- Covered Goods and Services. Previously applied only to petroleum products, but the Massachusetts Attorney General issued an emergency regulation on March 20, 2020, expanding coverage to any goods or services necessary for the health, safety or welfare of the public.
- Price Restrictions. No business at any point in the chain of distribution or manufacture may charge a price that reflects a “gross disparity” between the price charged or offered during the emergency and either the price charged for the same good or service immediately prior to the emergency, or the price at which the same or similar product is readily obtainable from other businesses.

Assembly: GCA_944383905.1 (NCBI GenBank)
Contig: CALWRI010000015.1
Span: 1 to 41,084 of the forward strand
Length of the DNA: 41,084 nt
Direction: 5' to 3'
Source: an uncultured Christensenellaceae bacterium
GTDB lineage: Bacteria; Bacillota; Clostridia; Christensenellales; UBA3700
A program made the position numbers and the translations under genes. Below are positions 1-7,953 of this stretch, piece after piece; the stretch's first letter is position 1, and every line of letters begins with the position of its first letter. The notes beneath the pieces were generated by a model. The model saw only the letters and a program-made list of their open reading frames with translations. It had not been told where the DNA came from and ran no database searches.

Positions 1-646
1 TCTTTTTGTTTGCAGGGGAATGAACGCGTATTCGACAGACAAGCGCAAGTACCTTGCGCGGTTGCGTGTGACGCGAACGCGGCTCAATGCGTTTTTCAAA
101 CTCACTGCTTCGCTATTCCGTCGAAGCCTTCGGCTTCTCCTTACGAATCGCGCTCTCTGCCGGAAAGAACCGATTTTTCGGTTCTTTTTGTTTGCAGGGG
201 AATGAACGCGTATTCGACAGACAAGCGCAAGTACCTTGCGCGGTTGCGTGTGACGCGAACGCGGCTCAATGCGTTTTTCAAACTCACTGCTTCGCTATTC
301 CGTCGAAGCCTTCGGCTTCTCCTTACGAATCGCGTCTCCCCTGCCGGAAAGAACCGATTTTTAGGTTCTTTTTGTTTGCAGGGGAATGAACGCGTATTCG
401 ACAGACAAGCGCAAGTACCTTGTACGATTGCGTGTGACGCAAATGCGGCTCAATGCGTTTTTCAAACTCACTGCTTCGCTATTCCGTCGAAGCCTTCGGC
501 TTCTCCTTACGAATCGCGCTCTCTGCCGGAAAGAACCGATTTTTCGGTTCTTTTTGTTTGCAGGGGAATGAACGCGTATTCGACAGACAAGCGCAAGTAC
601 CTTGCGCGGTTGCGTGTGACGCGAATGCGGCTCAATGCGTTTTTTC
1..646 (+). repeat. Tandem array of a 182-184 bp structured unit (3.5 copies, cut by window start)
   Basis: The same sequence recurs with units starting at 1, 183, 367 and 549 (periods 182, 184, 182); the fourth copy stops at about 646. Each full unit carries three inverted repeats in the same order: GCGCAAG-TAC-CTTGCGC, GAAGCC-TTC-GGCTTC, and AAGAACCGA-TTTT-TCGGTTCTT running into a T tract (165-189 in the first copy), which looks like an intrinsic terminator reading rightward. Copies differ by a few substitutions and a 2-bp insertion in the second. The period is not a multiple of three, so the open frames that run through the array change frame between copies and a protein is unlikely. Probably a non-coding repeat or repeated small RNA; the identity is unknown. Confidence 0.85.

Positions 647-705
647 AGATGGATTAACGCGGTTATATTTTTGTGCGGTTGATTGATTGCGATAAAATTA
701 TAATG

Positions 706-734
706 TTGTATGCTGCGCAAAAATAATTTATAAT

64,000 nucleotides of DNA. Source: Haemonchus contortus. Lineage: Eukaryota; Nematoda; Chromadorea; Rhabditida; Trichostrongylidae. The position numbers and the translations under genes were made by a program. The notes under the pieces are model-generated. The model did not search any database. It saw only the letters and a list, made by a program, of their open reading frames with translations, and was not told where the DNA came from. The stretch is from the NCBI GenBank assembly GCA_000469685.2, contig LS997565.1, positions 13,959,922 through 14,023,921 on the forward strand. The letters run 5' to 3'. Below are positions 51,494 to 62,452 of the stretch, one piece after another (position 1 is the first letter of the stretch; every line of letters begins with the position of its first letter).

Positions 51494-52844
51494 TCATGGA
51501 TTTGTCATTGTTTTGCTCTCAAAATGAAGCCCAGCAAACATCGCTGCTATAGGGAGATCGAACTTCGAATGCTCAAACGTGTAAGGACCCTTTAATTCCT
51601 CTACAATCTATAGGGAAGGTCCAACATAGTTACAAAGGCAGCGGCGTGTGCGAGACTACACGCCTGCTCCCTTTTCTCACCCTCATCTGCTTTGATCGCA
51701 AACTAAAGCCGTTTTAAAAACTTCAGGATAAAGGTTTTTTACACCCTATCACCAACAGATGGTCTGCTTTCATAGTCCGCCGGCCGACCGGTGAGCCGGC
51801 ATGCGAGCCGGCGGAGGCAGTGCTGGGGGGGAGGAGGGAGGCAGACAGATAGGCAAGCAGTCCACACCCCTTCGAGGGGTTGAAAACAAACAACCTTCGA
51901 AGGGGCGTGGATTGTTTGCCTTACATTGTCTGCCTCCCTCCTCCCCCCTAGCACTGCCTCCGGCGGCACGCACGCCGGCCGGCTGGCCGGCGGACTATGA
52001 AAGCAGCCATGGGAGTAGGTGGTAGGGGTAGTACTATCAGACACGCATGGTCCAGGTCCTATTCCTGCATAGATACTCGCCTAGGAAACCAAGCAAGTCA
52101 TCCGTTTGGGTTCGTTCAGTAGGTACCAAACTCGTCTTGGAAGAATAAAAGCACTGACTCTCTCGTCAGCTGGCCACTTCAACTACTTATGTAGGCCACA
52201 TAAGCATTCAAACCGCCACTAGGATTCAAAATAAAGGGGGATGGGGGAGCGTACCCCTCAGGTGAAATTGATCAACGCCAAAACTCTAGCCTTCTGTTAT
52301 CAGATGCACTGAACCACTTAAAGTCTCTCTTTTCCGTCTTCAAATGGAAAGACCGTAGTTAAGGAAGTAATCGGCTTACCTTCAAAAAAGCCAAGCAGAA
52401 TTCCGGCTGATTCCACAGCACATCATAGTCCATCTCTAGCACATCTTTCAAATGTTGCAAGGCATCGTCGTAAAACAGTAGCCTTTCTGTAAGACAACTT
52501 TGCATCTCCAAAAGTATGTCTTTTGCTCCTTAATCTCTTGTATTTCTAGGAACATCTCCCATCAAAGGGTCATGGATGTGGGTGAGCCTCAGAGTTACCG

- Exceptions. A gross disparity does not exist if the disparity is substantially attributable to increased prices charged by the business’s suppliers or increased costs due to an abnormal market disruption.
- Covered Goods and Services. Consumer goods and services vital and necessary for the health, safety, and welfare of consumers.
- Price Restrictions. No party within the chain of distribution of consumer goods or services or both shall sell or offer to sell any covered goods or services for an amount which represents an “unconscionably excessive price,” taking into account factors such as the price at which the goods or services were sold immediately prior ot the emergency, the price at which the same or similar goods or services are readily obtainable at other sources in the trade area, the size of the price increase, and the exercise of unfair leverage.